Cellular providers should clean up malware to keep customers, says equipment maker

Mobile malware makes up a small percentage of the cyberthreats floating around, but no one doubts that in the near future they will significantly expand in number.

At the moment no one knows who should shoulder the responsibility for attacking them: Mobile operating system vendors, who run app stores; handset makers, whose devices  might come with built-in AV software; individuals who should be buying mobile anti-virus software and firewalls; or carriers, who sell handsets and operate networks.

A wireless operator equipment maker essentially has voted for carriers. Nokia Solutions and Networks today announced upcoming software called Mobile Guard that runs on any carrier’s network-connected server – whether or not it uses NSN gear – and scans traffic looking for abnormal behaviour.

Mobile Guard is in trials now with several European carriers and will be commercially available in the middle of the year.

“Secure mobile broadband connectivity is one of the key themes for NSN as a trusted partner,” Thorsten Robrecht, vice president of NSN’s mobile broadband portfolio management, said in an interview.

Mobile Guard is one of several security products coming, he added.

The fact the matter is mobile device users still aren’t sensitive to security, Robrecht said, with only three per cent of smart phones protected. Meanwhile the amount of malware on mobile networks is increasing by 30 per cent every three months.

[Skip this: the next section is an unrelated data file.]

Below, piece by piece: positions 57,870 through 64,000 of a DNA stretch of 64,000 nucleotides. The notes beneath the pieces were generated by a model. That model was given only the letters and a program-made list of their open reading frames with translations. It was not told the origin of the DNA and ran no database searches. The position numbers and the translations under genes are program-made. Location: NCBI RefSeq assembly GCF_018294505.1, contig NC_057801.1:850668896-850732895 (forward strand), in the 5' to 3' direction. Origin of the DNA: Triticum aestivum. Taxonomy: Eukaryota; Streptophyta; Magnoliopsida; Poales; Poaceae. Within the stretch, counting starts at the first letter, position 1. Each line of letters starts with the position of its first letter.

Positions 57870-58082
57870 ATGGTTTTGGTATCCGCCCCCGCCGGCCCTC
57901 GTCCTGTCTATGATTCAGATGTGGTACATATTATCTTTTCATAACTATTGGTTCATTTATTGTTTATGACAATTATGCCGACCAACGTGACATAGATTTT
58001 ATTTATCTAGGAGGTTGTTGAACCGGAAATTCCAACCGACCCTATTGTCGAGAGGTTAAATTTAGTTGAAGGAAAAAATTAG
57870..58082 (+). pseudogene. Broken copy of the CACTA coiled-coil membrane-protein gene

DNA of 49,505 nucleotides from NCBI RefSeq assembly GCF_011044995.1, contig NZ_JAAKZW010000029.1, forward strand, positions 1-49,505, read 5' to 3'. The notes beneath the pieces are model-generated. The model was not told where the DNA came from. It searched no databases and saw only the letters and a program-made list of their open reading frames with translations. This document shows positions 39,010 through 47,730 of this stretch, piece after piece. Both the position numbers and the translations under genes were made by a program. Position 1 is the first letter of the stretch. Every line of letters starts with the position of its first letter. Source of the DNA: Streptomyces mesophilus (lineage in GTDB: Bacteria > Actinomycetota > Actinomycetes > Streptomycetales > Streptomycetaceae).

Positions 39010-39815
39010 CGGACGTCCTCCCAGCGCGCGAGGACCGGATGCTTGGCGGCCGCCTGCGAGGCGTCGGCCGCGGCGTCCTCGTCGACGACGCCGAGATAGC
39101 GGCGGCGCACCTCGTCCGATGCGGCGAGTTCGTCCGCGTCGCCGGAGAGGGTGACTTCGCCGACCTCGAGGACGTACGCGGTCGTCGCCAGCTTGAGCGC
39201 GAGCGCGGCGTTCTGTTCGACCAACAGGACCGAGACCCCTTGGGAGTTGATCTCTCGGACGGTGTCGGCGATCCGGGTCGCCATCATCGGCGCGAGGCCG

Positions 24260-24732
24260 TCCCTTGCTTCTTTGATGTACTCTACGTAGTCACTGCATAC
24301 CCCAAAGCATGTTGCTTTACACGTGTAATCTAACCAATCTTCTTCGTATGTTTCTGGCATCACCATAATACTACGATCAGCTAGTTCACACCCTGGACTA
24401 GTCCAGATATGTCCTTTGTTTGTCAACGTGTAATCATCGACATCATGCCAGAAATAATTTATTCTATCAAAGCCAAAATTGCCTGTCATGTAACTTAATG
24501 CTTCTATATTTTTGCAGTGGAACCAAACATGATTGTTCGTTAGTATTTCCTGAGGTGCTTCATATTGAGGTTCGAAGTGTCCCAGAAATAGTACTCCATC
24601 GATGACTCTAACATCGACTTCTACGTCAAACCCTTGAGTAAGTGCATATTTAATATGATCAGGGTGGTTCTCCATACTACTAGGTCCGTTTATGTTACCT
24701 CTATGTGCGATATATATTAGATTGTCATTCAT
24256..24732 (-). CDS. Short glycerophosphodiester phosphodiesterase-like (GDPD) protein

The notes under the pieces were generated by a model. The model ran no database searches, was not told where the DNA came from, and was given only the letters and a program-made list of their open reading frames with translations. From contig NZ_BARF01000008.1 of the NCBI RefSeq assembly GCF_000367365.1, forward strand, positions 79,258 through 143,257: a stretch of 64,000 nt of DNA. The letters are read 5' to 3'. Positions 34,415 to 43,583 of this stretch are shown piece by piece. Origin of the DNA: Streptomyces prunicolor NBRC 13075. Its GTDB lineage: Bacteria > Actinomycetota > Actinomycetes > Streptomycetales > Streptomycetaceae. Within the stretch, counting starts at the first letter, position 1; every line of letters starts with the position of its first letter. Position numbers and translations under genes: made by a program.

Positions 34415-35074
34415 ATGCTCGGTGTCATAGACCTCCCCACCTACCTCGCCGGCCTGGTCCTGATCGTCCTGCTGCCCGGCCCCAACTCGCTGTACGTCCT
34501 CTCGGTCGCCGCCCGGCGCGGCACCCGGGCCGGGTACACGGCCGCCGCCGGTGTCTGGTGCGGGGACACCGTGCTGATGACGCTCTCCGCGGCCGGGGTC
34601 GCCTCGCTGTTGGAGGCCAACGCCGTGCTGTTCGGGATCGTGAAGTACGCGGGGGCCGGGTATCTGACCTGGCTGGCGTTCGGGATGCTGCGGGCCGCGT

Why not put the responsibility on cellular subscribers – who understand the concept for their PCs? Because they expect carriers to shoulder the load, Robrecht said. As a result, if there’s a malware issue often the subscribers think their provider runs an insecure network and switch carriers – which is bad for business.

So NSN argues Mobile Guard not only makes things more secure, it also helps carriers keep subscribers.

Mobile Guard uses an anti-virus engine from security software developer F-Secure combined with an NSN-developed algorithm that detects suspicious behaviour – for example handsets that start to ping dedicated numbers in a very short time frame over the SMS network. The solution can then block that traffic and warn users to clean their device.

“In a perfect world every smart phone would be protected by a firewall and an anti-virus engine,” Robrecht admitted. But they aren’t. Most AV solutions only protect against known threats, he added, while Mobile Guard analyzes code behaviour.

He couldn’t detail how Mobile Guard will be priced for carriers, other than to say it will be licenced per user.

Operators could sell it to subscribers as a premium service, he said, added on to the price of their data plans. Mobile Guard also comes in three versions with increased features for carriers (the lowest merely gives carriers warnings of suspicious behaviour, the highest gives full protection), which could also affect pricing.

Mobile Guard is a virtualized Linux solution that uses a VMware hypervison and runs on a Unix server.

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